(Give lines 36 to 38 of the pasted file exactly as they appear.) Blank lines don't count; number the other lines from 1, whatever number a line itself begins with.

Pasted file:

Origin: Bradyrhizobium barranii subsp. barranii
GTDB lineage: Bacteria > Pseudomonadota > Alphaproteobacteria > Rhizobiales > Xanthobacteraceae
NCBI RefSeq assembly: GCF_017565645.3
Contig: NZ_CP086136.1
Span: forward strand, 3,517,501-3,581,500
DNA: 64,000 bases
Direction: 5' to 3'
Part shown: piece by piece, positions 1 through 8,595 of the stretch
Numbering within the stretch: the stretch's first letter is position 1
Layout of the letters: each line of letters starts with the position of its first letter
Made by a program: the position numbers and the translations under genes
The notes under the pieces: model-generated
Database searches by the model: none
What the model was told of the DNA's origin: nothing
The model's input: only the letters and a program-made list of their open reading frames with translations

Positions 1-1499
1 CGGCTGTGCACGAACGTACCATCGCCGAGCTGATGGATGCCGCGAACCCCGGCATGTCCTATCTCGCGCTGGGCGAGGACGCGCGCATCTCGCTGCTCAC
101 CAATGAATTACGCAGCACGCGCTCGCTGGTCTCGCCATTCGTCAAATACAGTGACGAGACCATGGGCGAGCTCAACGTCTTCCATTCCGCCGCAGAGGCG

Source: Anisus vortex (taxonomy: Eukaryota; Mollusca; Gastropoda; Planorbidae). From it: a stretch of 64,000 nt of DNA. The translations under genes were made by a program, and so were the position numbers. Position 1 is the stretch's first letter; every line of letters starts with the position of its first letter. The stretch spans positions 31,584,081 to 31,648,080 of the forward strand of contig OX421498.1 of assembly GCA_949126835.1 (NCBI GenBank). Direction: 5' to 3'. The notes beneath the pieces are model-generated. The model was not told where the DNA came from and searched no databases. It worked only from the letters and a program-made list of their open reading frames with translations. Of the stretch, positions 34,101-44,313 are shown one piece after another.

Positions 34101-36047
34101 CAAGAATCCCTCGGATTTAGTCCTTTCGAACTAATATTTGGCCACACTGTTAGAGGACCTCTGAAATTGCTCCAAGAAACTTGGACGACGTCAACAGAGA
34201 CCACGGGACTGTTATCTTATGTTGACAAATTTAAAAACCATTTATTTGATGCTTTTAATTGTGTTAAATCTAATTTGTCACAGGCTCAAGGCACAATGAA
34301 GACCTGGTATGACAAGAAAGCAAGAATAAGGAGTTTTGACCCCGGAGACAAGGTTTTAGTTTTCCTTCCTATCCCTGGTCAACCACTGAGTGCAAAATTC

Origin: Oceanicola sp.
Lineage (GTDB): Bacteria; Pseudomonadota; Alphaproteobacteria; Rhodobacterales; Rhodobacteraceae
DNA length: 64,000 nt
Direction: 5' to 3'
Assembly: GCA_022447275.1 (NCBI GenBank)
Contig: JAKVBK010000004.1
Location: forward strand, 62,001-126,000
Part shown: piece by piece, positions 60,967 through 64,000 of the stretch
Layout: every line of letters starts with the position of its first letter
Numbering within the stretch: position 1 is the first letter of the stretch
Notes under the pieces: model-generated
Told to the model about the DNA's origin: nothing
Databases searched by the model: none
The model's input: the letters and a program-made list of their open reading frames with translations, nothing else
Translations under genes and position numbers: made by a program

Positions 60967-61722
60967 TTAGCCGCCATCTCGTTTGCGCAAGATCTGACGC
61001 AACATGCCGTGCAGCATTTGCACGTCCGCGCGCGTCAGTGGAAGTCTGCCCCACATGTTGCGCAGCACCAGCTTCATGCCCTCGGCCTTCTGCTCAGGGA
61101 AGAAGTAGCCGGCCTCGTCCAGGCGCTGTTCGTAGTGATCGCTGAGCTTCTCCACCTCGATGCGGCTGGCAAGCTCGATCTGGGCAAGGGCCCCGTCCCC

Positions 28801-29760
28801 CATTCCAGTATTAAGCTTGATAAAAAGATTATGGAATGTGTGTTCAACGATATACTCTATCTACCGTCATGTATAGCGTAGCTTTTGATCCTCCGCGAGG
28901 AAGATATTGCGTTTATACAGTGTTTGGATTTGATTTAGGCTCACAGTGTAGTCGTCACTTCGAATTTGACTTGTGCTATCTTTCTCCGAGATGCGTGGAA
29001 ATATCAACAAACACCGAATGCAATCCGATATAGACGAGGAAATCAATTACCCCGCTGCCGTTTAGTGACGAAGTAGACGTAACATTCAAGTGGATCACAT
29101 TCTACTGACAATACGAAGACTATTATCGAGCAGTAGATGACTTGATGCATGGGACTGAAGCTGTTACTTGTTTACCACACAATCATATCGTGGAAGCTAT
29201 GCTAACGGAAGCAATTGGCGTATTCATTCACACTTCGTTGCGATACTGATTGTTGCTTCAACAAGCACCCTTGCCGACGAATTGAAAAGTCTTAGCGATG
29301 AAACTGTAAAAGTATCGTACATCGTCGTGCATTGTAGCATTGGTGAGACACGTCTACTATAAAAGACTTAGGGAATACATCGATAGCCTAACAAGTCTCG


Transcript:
Databases searched by the model: none
The model's input: the letters and a program-made list of their open reading frames with translations, nothing else
Translations under genes and position numbers: made by a program